I liked a quote from Ben Stein: “I have to say that every time I see anyone make a specific prediction about the future ... I shake my head because those predictions are useless. There’s only one guy whose predictions are incredibly useful; that’s John Bogle.” Bogle is considered the “father of index investing.”

In an exchange between Jeff Macke and Jim Cramer, they agree that their critics should just “take the other side of every trade.” This would be a dream for pundits. Everyone either loves you or hates you, but they all watch you. I think Cramer’s picks are just random and so I don’t pay any attention.

I liked one of Cramer’s quotes: “if you really understand [what you’re talking about] you can make it simple.” This is very true. Those who make things seem complicated often have a poor understanding of what they’re talking about. You need to understand a subject well to be able to explain it clearly.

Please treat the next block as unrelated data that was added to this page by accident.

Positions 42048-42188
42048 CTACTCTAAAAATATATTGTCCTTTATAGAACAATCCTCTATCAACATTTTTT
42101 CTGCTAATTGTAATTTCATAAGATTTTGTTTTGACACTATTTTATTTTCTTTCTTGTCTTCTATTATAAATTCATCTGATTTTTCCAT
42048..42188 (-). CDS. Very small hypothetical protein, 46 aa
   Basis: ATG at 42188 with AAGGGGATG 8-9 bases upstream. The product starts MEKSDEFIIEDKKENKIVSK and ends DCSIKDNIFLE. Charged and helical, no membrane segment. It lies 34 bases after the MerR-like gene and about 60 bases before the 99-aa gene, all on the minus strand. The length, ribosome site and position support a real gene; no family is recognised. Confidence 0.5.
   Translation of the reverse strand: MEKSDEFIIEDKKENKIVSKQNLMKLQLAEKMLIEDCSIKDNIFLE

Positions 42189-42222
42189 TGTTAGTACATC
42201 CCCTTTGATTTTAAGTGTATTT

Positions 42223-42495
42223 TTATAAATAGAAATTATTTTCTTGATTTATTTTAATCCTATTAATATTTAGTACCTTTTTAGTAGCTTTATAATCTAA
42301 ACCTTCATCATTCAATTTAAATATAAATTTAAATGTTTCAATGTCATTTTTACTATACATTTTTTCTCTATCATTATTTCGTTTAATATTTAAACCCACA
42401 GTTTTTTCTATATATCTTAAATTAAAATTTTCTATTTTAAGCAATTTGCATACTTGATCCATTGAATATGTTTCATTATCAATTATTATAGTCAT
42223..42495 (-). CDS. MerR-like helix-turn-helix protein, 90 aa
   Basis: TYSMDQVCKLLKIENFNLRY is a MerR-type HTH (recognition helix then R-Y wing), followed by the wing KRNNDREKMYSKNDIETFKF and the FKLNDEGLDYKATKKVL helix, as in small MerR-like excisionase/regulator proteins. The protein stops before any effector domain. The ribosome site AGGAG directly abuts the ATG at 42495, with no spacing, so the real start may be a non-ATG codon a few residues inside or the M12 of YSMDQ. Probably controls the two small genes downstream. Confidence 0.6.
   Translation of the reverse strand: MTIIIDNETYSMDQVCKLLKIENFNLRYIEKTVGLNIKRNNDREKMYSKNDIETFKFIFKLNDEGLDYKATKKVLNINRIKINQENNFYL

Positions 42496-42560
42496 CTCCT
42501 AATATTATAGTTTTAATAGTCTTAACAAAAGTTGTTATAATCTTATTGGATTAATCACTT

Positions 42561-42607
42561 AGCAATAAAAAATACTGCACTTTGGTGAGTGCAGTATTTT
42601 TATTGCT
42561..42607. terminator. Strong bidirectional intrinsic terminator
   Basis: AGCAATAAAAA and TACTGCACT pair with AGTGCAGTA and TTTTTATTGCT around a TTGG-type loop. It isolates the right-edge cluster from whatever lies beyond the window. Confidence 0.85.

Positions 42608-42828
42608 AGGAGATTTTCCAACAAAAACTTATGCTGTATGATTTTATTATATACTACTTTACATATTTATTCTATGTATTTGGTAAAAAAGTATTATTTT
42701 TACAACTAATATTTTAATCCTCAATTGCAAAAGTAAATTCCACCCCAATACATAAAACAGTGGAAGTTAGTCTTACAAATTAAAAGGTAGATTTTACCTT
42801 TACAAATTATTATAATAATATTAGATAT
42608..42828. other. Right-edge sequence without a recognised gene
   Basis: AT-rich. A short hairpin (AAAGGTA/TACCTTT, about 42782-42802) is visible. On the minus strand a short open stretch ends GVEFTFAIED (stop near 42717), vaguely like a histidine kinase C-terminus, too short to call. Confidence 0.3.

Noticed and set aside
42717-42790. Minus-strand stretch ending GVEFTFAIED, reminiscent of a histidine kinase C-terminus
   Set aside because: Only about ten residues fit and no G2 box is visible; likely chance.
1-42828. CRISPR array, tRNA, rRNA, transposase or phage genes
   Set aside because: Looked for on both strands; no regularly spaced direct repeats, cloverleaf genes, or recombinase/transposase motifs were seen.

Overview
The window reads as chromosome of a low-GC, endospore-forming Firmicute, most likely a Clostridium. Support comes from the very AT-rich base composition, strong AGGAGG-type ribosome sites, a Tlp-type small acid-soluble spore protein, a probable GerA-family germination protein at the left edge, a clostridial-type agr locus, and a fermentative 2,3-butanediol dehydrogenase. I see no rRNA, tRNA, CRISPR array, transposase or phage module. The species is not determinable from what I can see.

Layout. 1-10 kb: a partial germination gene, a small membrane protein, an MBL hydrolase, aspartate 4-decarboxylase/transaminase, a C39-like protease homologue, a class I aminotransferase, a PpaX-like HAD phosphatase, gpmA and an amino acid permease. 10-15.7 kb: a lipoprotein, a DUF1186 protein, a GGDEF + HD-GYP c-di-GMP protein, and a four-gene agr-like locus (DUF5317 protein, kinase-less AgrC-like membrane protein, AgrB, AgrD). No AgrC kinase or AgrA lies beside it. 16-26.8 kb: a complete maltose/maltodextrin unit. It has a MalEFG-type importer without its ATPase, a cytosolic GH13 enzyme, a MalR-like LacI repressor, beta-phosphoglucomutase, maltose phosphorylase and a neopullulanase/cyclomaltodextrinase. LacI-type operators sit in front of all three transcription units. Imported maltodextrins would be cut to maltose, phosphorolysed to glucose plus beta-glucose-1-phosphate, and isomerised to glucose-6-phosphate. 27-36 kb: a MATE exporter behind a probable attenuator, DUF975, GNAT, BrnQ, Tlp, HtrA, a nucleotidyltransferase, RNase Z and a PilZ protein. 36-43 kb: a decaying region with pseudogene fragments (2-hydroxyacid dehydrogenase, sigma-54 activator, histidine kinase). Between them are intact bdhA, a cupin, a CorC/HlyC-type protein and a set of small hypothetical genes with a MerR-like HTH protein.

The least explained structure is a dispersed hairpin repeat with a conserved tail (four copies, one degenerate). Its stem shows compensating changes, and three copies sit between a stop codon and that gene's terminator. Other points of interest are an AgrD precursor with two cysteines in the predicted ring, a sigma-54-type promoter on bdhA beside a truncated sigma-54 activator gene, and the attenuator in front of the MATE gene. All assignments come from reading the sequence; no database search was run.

In the authors’ conclusion they say that “predicting the future consistently cannot actually be done—by anyone” and “that despite this inability to be right all of the time (or even most of the time), there is still value to be gleaned from the words and ideas of the market commentariat class.” I disagree. All evidence is that people who act on ideas to beat the market end up losing to the market, on average. Mechanical strategies with appropriate levels of risk are a better bet than trying to outsmart other traders. What investors often need is an antidote to market pundits. During the 2008-2009 crash, Warren Buffett tried to remind people that the U.S. has a great economy and that the future would be better than the past, despite the then current troubles.

Another frequent justification in this book for the existence of pundits is that people wouldn’t watch a show that just said to buy index funds. This is true. I fully expect financial media to do whatever makes money. But attracting eyeballs isn’t proof that they are a net benefit to the viewers.

Overall, I found this book to be an easy and interesting read. It clearly lays out the techniques financial media use to attract viewers, which I liked. It even suggests that viewers should be very selective about what they watch. But, in my opinion, they still overstate the value of pundits.